David Scheler, 00+1-608-261-8187
Press Room: www.travelwisconsin.com/pr
NATIVE AMERICAN HERITAGE ATTRACTIONS IN WISCONSIN
MADISON, Wis. - Home to the greatest number of Native American tribes east of the
Mississippi River, reservations occupy more than 202.000 hectares (500,000 acres) of
Wisconsin, including some of the state’s most pristine and beautiful lands. Each of the
eleven sovereign nations has its own unique and colorful history. The nations offer an
unparalleled rich heritage and cultural experience. Here is a list of some of Wisconsin’s
top Native American heritage attractions and destinations.
Bad River Band of Lake Superior Chippewa Ashland County
The Bad River Tribe owns and operates a fish hatchery established in 1975. The
fishery is a highly valued resource to tribal members for cultural, social,
subsistence and recreational purposes. Also, the Menomin (wild rice) Pow-wow
is held every August in celebration of the harvest. The event is open to the public,
and everyone is welcome.
Ho-Chunk Nation Wisconsin Dells
Countless numbers of the great bison once inhabited North America. In a policy
of subjugation of the native tribes who lived with the bison, the white man
slaughtered the bison in great numbers. Today, there is the Bison Prairie I, a
working farm/ranch of the Ho-Chunk Nation dedicated to the reintroduction of
the bison. It is the aim of the Ho-Chunk Nation to ensure the health of the bison
and the balance of nature through complete organic farming; feed for the herd is
grown without pesticides or artificial fertilizer.
Native American Fact Sheet Page 2
Honor the Earth Pow-wow Sawyer County
The largest Pow-wow in North America, the Honor the Earth Pow-wow
celebrates the annual gathering of the tribes together to honor mother earth and
the Creator in celebratory drumming, dancing and song. It is held on the third
weekend in July in Hayward. Traditional Native American music, dancing, crafts
and food create an authentic tribal experience. The Lac Courtes Orielles Royalty
Coronation, special recognition ceremonies, a run/walk and fry bread contest are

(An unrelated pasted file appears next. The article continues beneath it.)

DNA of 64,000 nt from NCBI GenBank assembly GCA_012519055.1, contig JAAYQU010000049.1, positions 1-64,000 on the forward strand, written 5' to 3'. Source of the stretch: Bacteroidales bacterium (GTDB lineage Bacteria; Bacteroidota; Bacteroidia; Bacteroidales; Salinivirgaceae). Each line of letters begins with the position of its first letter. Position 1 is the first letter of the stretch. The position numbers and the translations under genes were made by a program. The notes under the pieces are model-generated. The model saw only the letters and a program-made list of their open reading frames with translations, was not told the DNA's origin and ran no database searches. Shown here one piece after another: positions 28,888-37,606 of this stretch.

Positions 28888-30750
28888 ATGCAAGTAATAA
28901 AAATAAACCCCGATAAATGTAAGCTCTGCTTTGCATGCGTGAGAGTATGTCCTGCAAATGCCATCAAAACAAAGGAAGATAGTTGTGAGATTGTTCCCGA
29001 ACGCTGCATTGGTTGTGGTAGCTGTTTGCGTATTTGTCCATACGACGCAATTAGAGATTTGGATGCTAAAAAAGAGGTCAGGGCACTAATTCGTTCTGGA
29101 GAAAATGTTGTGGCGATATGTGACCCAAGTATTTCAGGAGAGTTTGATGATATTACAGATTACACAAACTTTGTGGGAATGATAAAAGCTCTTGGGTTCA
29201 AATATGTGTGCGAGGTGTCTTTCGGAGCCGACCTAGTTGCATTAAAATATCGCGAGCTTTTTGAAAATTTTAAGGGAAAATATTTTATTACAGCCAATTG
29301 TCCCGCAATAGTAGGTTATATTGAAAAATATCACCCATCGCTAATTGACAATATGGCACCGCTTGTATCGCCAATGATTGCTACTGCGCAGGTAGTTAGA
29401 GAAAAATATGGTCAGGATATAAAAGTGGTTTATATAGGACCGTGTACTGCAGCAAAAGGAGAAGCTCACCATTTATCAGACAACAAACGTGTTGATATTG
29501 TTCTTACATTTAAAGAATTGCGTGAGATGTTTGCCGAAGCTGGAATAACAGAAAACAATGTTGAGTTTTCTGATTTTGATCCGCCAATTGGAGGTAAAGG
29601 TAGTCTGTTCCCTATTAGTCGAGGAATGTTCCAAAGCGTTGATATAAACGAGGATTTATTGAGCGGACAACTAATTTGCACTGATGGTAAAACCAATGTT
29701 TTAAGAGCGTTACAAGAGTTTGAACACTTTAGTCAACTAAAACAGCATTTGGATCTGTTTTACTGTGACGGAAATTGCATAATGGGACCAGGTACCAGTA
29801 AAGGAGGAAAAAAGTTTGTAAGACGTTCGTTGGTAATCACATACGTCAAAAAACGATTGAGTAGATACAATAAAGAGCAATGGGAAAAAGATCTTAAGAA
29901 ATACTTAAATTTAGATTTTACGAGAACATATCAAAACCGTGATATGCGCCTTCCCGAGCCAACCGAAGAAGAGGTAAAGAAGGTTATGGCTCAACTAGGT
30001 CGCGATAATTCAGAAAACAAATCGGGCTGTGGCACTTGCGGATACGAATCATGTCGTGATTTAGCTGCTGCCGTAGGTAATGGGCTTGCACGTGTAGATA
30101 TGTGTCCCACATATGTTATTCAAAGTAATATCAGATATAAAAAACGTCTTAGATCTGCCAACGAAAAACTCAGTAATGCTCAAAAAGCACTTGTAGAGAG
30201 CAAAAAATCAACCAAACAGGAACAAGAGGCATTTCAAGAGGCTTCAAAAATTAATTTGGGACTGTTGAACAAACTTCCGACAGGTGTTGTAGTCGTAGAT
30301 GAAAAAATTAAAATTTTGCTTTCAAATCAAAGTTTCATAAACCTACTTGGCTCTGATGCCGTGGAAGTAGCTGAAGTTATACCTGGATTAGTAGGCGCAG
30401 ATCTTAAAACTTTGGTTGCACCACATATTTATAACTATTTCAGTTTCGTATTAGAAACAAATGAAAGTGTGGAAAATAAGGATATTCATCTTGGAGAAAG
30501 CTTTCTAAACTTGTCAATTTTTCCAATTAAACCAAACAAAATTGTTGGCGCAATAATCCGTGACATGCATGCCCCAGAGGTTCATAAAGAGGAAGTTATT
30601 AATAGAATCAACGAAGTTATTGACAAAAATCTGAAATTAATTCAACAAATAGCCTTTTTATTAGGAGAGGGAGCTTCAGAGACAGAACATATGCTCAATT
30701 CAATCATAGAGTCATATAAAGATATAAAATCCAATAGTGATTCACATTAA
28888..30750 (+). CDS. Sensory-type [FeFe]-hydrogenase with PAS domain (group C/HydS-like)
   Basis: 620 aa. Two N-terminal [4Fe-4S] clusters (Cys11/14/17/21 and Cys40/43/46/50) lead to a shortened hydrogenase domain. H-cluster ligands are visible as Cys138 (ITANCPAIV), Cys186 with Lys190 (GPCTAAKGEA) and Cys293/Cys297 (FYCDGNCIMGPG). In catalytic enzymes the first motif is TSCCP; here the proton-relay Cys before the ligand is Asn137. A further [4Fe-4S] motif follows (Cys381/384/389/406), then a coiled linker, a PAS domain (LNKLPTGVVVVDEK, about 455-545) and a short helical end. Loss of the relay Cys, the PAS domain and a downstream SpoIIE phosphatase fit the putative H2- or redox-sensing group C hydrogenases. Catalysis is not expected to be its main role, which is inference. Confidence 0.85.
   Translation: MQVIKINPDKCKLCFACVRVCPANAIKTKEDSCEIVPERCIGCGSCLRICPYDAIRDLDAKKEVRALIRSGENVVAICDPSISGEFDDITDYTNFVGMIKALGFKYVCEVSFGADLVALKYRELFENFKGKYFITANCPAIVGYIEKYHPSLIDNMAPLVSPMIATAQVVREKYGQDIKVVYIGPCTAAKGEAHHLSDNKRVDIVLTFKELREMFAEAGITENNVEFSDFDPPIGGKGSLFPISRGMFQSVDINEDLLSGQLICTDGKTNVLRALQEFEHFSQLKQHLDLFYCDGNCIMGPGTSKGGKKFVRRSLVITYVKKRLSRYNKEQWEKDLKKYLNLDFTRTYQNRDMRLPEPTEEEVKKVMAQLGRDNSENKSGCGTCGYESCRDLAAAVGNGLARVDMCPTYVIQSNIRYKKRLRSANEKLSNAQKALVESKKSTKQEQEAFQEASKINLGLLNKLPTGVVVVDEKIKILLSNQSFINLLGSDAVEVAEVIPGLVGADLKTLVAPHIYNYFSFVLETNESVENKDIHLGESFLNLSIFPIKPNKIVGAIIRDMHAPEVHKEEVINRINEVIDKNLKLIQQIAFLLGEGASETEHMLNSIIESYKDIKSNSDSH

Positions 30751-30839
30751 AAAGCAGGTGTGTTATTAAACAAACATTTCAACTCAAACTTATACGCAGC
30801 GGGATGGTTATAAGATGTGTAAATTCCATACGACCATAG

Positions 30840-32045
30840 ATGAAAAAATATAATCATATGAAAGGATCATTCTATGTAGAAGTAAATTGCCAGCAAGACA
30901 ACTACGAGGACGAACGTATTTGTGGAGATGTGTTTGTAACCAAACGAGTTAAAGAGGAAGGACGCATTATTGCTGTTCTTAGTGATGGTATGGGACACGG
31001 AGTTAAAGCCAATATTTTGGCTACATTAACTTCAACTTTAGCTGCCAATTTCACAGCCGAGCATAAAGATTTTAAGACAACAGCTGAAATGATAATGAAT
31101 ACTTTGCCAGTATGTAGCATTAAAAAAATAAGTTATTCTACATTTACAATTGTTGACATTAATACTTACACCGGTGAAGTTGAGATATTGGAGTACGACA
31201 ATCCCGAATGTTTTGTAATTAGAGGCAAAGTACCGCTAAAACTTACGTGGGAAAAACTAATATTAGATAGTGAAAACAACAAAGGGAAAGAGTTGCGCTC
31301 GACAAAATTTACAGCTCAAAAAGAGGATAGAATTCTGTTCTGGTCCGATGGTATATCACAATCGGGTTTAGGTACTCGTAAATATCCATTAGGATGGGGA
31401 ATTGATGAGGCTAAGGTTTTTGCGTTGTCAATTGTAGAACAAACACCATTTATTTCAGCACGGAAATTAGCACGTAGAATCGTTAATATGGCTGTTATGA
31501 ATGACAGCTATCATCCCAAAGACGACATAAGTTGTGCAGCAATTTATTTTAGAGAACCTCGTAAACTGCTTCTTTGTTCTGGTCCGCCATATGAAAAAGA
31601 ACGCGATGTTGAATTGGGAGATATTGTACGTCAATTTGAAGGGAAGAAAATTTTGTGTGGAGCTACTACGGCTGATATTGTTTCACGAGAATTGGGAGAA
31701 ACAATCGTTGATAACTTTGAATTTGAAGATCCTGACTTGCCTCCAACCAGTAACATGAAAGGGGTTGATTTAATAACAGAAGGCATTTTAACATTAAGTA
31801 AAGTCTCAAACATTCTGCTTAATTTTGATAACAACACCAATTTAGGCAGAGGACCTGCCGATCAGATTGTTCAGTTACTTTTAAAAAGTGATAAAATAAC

among the featured events.
Indian Summer Festival Milwaukee
Experience the diversity of traditional and contemporary American Indian culture
during this annual conclusion to the summer festival schedule. Held in
September, the Annual Indian Summer Festival showcases American Indian
entertainment, musicians, fine artists and craft people. As part of the celebration
of the group’s rich history, authentic tribal villages, storytellers, traditional
handcrafts, dance troupes and lacrosse will be part of the cultural experience.
More than 65.000 visitors annually make this part of their festival routine.
Lac Courtes Orielles Band of Lake Superior Chippewa Sawyer County
The Lac Courte Oreilles (LCO) Band of Lake Superior Chippewa Indians of
Wisconsin occupies a vast territory 19 kilometers (12 miles) southeast of
Hayward. The LCO tribe owns and operates a number of successful enterprises,
including The Lac Courte Oreilles Ojibwa Community College, Boys and
Girls Club, a cranberry marsh, 88.9 FM WOJB radio station, St. Francis
Solanus Mission (a Native American arts and crafts store) and a new living
cultural center. Tours of all of these are available.
Lac Du Flambeau Chippewa Band of Lake Superior Chippewa Vilas County
Lac du Flambeau is a premier place to visit for those seeking an exciting cultural
and hands-on historical experience. During the summer months, visitors to the
reservation can experience “the old days” at Was wa goning Village. The
George W. Brown, Jr. Museum hosts Pow-wows every Tuesday evening, from
the end of June to the third Tuesday in August. The tribe also presents Lakefest:
Keepers of the Water Festival the third Saturday in June. Fall brings the Lac du